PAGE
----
Updated: June 21, 2021 11:59:59 am
Benjamin Netanyahu lost his 12-year-old grip on power as the Knesset approved Naftali Bennett as Israel’s new Prime Minister late on Sunday evening India time.
Netanyahu, Israel’s longest serving Prime Minister, is on trial for fraud, and he fell short of obtaining majority support after the general election in March this year — the country’s fourth inconclusive vote in two years.
The new Prime Minister is a former aide to Netanyahu and is considered to the right of the outgoing leader. The centrist Yair Lapid, 57, will replace Bennett as PM after two years, if their fragile government survives till then.
Bennett and Lapid lead an extraordinary eight-party coalition that has parties both on the left and right, secular as well as religious, and who are united essentially only by their desire to pull Netanyahu from power.
Who is Naftali Bennett?
Bennett, a 49-year-old politician with American parents is a former tech entrepreneur who made millions before switching to, and getting deeply involved in, rightwing politics and a religious-nationalist political position.
Some observers and newspapers in Israel have labeled him “ultra-nationalist” for his views. Bennett, leader of the Yamina party, told The Times of Israel this February: “I’m more rightwing than Bibi (Netanyahu), but I don’t use hate or polarisation as a tool to promote myself politically.”
Bennett has recently called for the annexation of occupied West Bank. Observers of his political career have noted that this has, in fact, been his stance broadly ever since he burst into Israel’s political scene in 2013.
Bennett worked for Netanyahu as a senior aide between 2006 and 2008. He left Netanyahu’s Likud party, however, after his relationship with the former Prime Minister soured.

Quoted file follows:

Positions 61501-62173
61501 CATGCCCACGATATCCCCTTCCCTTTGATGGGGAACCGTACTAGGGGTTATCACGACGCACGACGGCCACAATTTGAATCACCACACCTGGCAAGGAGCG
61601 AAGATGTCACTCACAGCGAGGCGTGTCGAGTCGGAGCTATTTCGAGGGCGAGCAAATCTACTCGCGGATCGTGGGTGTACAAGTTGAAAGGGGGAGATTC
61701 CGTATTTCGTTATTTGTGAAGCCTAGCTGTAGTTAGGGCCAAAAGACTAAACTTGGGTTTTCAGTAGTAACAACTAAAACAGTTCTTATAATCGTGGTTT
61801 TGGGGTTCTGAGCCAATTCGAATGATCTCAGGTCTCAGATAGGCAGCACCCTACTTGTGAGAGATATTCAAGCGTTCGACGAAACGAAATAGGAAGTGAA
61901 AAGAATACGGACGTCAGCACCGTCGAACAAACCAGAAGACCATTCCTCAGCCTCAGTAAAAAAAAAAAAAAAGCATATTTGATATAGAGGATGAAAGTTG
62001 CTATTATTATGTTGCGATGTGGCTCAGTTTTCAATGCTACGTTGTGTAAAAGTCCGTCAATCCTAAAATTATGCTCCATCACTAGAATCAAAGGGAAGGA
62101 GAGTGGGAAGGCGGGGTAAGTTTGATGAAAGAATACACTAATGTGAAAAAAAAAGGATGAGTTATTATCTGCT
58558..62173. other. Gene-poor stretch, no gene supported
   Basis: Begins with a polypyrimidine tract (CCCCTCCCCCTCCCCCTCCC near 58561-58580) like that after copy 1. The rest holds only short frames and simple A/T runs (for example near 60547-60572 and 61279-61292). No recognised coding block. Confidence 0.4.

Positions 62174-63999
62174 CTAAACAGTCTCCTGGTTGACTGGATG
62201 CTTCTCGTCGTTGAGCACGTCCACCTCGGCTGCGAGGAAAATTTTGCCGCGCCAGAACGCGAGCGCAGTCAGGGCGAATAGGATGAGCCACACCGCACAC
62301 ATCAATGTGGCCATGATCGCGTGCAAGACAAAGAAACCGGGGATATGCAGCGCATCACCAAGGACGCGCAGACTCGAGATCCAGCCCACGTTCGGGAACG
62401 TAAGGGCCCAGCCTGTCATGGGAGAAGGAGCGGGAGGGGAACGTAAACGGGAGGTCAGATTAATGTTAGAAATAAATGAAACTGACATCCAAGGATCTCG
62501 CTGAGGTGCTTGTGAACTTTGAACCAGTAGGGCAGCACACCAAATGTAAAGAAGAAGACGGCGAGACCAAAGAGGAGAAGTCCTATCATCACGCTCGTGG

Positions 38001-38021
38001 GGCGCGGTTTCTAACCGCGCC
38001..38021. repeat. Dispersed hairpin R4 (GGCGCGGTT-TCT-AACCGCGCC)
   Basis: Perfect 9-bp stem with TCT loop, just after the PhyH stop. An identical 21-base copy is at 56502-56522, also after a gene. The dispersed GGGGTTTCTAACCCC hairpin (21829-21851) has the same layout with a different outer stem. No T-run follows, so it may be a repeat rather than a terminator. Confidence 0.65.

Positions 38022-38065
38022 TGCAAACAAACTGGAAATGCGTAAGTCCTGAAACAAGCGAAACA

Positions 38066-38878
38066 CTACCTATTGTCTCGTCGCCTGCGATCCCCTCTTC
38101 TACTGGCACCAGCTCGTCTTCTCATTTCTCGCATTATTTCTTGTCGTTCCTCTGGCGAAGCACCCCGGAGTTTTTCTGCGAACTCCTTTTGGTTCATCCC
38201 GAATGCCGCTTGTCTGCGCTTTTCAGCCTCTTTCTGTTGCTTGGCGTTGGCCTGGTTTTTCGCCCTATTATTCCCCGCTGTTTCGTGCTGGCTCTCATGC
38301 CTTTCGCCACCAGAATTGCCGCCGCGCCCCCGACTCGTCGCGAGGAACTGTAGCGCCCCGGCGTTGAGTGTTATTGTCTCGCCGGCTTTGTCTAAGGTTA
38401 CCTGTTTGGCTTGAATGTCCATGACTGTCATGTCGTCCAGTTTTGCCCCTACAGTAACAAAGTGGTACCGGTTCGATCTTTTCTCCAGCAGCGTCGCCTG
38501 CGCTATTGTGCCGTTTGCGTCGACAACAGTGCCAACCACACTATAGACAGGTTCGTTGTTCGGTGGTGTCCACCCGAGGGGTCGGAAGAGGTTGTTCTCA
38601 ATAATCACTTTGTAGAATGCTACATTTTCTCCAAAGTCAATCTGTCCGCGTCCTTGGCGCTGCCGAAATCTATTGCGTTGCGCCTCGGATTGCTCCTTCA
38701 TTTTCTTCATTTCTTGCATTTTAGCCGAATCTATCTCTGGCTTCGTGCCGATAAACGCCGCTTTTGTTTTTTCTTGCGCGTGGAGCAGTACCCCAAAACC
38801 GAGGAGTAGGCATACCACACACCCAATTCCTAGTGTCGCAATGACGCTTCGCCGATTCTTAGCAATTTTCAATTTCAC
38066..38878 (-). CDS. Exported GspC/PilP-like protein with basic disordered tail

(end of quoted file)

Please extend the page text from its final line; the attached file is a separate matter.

After he entered politics, Bennett aligned himself with the rightwing national religious Jewish Home party, and entered Parliament as its representative in 2013.
Where does Bennett stand in terms of political ideology?
Bennett is known for being a strong advocate of the Jewish nation state, and for insisting on Jewish historical and religious claims to the West Bank, East Jerusalem and the Golan Heights, territory near the Israel-Syria border that Israel has occupied since the 1967 war.
Once the head of the Yesha Council, a political group that represents Jewish settlers, Bennett has been a long-standing advocate of rights of Jewish settlers in the West Bank. He has, however, never advocated Israeli claims on Gaza.
That said, Bennett has taken a hard line towards Palestinian militants, and has endorsed the death penalty for them. In May this year, Bennett accused Hamas of the “murder” of civilians in Gaza, who were killed in Israeli air-strikes in response to Hamas rocket fire from Gaza.
Bennett, The Times of Israel has said, “is not in the business of boycotting political rivals, but he is a man of ‘the national camp’ — a firm and proud right-winger who will oppose Palestinian statehood forever, under any and every circumstance; who wants to extend Israeli sovereignty to some 60 per cent of the West Bank; who thinks Israel has already relinquished too much of its Biblical land”.
Bennett’s rise to Prime Minister likely means a setback for Palestinians who hope for negotiations for peace and, at some point, an independent state.
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